When think of classical music listeners, you might not picture web-savvy youth firing off blog posts about the great recital they just attended, or flitting through social networks to interact with their favorite contemporary ensemble. But according to Sidney Chen, Artistic Administrator of the avant-classical ensemble Kronos Quartet, all that and more is currently happening online, thanks to a cool little concept called net neutrality.
In this article, FMC’s Jean Cook and Casey Rae-Hunter talk to Sidney Chen about the importance of net neutrality for the Kronos Quartet, which depends on the Internet to reach potential audiences. â€œOur projects donâ€™t normally fit neatly into genres,â€ Chen says. â€œThe Internet allows us to reach those people who arenâ€™t reliant solely on mainstream media and other information gatekeepers.â€ read more
Ever see the movie Groundhog Day? Sometimes Washington feels a little like that. Case in point: the Federal Communications Commission (FCC) today announced its intent to move forward with a net neutrality rulemaking proceeding via a statement from Chairman Tom Wheeler. We’ve seen this movie before, but now we’re gearing up for the sequel.
Déjà vu aside, this is a significant development. On January 14, 2014, a federal appeals court threw out the FCC’s Open Internet Order meant to preserve a level online playing field for creators and other entrepreneurs. Since then, we’ve been waiting to see what Chairman Wheeler’s next move might be. Today, we have our answer.
In a nutshell, Wheeler’s plan involves a public comments proceeding, followed by an expected rulemaking under a different legal rationale than the one the court rejected. Wheeler seems confident that the Commission can issue new rules based on its existing Congressional mandate to “encourage broadband deployment by, among other things, removing barriers to infrastructure deployment, encouraging innovation, and promoting competition.” Others, FMC included, are concerned that this approach may not be the clearest way to protect an open, accessible internet.
WASHINGTON, DC—Today, Federal Communications Commission Chairman Tom Wheeler announced how the FCC will move forward following a recent court decision invalidating the bulk of its 2010 Open Internet Order. This order established basic rules of the road preventing Internet Service Providers (ISPs) from choosing winners and losers online based on business or other preferences. Chairman Wheeler declared the FCC’s goal of establishing new rules under a different legal rationale, as well as the opening of a new docket for public comment. read more
On February 12, 2014, news broke that Comcast, already America’s biggest Internet service provider and video distributor, would attempt to buy Time Warner Cable for 45.2 billion dollars. The deal would impact everything from internet access and pricing to how media is delivered.
The following statement is from FMC Interim Executive Director Casey Rae: read more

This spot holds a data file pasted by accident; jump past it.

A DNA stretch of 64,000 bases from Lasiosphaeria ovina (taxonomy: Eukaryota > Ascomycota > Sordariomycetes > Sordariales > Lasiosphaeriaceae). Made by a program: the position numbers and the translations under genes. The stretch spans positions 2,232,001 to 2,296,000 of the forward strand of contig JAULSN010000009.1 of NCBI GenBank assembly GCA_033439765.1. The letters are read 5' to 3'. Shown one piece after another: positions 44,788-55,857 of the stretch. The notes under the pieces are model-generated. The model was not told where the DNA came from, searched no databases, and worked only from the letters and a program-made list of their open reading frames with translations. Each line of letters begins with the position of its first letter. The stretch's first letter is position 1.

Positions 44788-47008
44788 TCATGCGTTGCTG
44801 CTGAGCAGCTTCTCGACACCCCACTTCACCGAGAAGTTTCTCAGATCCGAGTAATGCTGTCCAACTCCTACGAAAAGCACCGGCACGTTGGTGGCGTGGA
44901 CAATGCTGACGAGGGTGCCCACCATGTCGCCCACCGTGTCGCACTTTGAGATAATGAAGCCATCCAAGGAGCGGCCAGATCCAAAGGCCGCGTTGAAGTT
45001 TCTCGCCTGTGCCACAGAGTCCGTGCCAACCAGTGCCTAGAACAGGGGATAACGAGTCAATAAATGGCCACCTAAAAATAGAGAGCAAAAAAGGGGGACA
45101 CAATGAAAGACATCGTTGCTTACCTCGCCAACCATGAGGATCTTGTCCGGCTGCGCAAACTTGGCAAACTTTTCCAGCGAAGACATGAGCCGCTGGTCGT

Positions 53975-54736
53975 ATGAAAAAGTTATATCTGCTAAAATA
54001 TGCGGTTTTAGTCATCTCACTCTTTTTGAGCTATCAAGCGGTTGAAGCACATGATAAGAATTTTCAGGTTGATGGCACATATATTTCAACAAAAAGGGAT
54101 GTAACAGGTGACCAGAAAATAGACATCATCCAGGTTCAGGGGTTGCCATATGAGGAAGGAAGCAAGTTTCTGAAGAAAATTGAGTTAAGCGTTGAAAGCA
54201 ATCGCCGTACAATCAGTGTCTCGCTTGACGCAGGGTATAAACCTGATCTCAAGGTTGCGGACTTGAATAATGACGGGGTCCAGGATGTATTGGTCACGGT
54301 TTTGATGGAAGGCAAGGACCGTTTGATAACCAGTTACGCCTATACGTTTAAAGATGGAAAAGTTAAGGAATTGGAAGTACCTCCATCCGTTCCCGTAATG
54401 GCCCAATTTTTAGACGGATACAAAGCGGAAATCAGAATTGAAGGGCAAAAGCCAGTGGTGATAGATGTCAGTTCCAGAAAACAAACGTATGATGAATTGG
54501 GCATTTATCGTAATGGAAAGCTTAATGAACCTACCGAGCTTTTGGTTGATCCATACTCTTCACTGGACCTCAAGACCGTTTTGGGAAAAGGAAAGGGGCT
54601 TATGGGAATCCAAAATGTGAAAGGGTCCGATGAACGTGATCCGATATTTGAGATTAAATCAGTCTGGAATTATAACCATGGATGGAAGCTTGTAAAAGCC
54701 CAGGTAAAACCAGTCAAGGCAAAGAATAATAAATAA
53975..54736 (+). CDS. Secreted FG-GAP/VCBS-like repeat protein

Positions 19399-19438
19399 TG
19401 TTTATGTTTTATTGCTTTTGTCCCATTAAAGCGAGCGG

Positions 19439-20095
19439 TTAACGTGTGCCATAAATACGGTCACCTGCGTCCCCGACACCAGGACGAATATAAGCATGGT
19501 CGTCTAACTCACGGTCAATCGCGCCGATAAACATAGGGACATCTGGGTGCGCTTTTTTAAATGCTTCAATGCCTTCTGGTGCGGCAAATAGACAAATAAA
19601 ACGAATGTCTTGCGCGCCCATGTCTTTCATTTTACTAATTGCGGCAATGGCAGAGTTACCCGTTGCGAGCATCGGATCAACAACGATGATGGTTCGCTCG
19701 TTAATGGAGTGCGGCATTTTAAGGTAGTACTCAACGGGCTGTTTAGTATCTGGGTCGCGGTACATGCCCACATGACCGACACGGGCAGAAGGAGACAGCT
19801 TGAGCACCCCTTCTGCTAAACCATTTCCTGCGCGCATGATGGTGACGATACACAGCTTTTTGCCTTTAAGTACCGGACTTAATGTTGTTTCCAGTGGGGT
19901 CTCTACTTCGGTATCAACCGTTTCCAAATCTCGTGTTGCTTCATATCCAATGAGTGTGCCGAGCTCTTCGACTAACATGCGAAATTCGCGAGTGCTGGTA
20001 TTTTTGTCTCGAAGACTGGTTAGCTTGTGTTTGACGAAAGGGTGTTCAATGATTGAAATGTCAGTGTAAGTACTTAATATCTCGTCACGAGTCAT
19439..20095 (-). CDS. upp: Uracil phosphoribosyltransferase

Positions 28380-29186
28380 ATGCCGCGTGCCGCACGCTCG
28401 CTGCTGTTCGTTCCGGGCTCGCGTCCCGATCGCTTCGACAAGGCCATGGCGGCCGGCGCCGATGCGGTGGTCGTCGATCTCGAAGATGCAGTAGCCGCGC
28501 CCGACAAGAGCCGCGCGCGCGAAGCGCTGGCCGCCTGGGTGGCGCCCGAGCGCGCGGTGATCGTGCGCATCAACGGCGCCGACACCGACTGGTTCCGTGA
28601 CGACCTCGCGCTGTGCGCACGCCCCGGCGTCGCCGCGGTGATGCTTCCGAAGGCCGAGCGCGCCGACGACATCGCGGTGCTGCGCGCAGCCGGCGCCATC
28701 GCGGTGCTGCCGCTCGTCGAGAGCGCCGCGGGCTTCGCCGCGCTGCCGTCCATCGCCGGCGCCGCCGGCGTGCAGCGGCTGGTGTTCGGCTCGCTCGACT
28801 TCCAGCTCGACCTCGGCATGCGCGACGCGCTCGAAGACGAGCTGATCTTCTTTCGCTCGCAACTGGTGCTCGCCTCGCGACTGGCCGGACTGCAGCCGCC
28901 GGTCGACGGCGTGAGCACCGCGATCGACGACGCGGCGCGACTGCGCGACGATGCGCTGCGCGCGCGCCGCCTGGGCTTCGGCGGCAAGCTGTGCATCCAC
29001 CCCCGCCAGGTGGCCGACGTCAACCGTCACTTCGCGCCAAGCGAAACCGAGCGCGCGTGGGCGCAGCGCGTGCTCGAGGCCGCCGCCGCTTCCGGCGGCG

On February 3, 2013, Democratic leaders in the US House of Representatives and Senate introduced companion bills to preserve a level online playing field. The move follows a recent court ruling that threw out the Federal Communications Commission’s 2010 Open Internet Order establishing basic rules of the road for Internet Service Providers (ISPs). These rules are meant to prevent the very few companies that provide Internet service from blocking or discriminating against lawful content based on business or other preferences.
Ever get the feeling you’ve been cheated?
-Johnny Rotten, January 14, 1978
January 14, 1978 was the last official gig by a band many would consider the original punk act: the Sex Pistols. That day was a disappointment for fans of unbridled rock ‘n’ roll. And today—Jan 14, 2014—is likewise a letdown for musicians and everyone else who uses the Internet.
Earlier this morning, a federal appeals court in Washington, DC struck down the Federal Communications Commission’s rules meant to keep the internet open to free expression, entrepreneurship and innovation. By overturning the FCC’s 2010 Open Internet Order, the court in one fell swoop undid almost a decade of YOUR efforts to preserve a level online playing field.
Today, a federal appeals court in Washington DC ruled that the Federal Communications Commission (FCC) lacks the authority to enforce its Open Internet Order, issued in December 2010 and challenged by Verizon. The rules were established to prohibit Internet Service Providers (ISPs) from choosing winners and losers online based on business or other preferences. The court pointed out that the FCC’s lack of authority is a result of its decision in the early 2000s to reclassify broadband as an “information service” as opposed to a “telecommunications service.”
The following statement is attributed to Casey Rae, Interim Executive Director of Future of Music Coalition (FMC), a national non-profit research, education and advocacy organization for musicians. read more
Remember that little thing called net neutrality that FMC and our musician and independent label pals have been talking about for years? Well, this week AT&T made a move that underscores why this principle is so important to creators.
Another year, another white-knuckle thrill ride in the world of music policy. There was so much going on in 2013 that if you blinked, you’d be in danger of being clobbered by the next development. And that’s just on the legislative, executive and federal agency side—we could (and might!) compile a separate list of marketplace and legal developments.
Below is an instant replay of some of 2013’s biggest policy episodes. Order does not connote rank, but feel free to debate it anyway…